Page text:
Tuesday, January 28, 2014
This post is a baby lesson in dummy cakes and how to repair them. I really liked this cake when I made it, but about a year later it had a little accident. I was storing/displaying it on a silver cake stand on top of a refrigerator. Next to the refrigerator was a cooling rack on wheels. One day I moved the rack and the stand was apparently being held by the rack because it the cake went flying across the room! My first hint is to put little pieces of shelf liner under each each foot or the entire stand. Every time you open the fridge, the cake stands moves a little bit so avoid the problem with shelf liner!
I use to cover cake dummies with piping gel to attach the fondant securely. My cake friend Kimberly told me to use Crisco to attach the fondant. When you are done with the display cake, you can soak it in hot water and reuse the styrofoam dummy! That is tip two! Since I had used Crisco, when the cake hit the ground, the fondant completely came off the top tier. Totally gone! Naked! There was also a big hunk out of the deer tier.
The cake was in good shape before the accident, so instead of trashing it, I decided to do some fixing! I recovered the top tier and then added the ruffles. I think I have to make an entire ruffle cake soon! I was going to leave it, but then I felt like I needed more height so I added the topper. Just some gumpaste and a bit of floral wire.
For the deer tier, I measured the thickness of the fondant still on the cake and rolled some fresh fondant. I cut a nice straight line for the bottom and then pressed it up against the cake. Basically this made an impression on the fresh fondant so I knew where to cut the patch piece. It then fit right in. I just blended it with my finger and it really wasn't noticeable. I added a few ruffles to hide some imperfections as well as some gumpaste flowers, pinecones and berries for a more wintery feel. Hide those boo boos with flowers!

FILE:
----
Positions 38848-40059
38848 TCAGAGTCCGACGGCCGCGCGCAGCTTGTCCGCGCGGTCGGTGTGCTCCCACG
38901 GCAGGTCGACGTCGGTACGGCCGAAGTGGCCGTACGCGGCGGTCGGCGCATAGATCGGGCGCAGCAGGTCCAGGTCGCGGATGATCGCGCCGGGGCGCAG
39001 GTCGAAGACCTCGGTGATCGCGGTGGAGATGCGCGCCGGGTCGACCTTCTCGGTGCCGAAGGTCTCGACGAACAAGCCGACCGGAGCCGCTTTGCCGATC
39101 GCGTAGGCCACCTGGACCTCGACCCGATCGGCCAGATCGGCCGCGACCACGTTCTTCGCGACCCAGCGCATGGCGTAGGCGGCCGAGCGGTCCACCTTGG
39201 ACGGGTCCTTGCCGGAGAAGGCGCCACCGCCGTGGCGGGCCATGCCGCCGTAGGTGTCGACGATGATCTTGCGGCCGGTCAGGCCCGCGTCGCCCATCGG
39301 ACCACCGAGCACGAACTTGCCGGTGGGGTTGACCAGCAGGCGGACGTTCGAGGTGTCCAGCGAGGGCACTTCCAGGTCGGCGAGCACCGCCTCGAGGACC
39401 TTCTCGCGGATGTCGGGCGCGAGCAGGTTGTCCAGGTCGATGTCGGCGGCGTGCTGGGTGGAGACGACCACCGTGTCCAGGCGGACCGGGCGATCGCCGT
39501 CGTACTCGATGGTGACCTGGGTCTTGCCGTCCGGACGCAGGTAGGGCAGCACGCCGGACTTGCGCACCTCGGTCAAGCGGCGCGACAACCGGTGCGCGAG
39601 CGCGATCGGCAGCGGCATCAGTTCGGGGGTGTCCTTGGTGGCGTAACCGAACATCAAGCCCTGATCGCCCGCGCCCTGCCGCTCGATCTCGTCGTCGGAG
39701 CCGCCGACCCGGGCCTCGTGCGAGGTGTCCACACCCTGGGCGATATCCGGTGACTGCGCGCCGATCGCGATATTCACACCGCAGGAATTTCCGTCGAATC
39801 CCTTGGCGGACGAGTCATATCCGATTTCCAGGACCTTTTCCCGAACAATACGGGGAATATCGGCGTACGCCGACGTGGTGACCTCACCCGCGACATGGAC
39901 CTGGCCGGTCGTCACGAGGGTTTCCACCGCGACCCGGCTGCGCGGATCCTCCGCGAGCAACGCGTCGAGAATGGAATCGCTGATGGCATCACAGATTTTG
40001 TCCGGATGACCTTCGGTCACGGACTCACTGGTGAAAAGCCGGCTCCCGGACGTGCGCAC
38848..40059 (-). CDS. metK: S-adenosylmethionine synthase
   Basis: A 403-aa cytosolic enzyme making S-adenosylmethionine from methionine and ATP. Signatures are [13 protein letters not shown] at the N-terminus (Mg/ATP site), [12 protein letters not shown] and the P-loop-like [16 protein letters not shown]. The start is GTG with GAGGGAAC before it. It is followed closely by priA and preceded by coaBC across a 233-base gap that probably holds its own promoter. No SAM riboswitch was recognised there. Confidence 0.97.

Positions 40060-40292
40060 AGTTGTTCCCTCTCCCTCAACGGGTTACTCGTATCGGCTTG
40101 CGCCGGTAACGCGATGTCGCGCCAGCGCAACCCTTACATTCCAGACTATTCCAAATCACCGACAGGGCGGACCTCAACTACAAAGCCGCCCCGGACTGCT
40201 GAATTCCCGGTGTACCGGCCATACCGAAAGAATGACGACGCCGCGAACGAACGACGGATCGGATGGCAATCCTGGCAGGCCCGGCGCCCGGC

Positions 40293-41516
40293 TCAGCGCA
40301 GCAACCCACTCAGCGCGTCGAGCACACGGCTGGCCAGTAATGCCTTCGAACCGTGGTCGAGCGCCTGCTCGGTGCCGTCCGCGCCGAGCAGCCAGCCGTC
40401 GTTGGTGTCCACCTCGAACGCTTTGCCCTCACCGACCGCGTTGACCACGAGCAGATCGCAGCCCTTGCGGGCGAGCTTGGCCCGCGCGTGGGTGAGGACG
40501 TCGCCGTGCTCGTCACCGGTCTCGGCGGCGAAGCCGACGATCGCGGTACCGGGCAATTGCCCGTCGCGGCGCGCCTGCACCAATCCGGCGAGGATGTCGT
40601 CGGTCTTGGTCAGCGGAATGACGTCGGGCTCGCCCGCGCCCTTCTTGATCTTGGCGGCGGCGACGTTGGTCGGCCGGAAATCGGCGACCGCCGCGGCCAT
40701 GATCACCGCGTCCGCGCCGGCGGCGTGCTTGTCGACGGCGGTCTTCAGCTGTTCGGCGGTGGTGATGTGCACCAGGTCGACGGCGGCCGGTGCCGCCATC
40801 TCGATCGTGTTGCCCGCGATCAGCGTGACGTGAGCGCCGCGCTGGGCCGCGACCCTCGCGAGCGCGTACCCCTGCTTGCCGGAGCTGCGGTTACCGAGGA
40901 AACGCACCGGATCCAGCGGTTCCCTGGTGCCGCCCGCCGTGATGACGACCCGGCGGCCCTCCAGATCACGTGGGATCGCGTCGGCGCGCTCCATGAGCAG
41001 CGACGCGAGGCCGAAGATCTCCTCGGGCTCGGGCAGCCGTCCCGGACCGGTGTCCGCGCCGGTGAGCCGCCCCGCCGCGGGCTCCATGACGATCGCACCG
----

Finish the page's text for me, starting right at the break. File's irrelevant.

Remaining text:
Next tip, when adding flowers or something to a very hard display cake, you can add a good size piece of fresh fondant and attach it with gum glue or water. This will give you something to poke in to and hold your new additions. It this isn't feasible, because you can't hide the big piece of fondant, use a drill with a small bit to pre drill holes. You may have to use a really small bit first and work up to a bigger size. That will give you a nice hole to poke flowers into.
I am glad that I loved on the cake instead of trashing it because I think I like it better now. Maybe I was just tired of it :) My last tip is for dusting old cakes. If the cake is very dusty, take it outside and use a hair dryer on cool, an airbrush, or just a clean large paint brush and dust off the big part of the dust. If you just have a little dust left, use a clean paper towel soaked with PGA or vodka and wipe it down. If this doesn't get it clean enough, use a very clean dish rag that is wet but rung out well. Wipe off all the dirt or discoloration that you can't this way. It will make the cake gooey because of the water, but it will dry out and your display will look much better!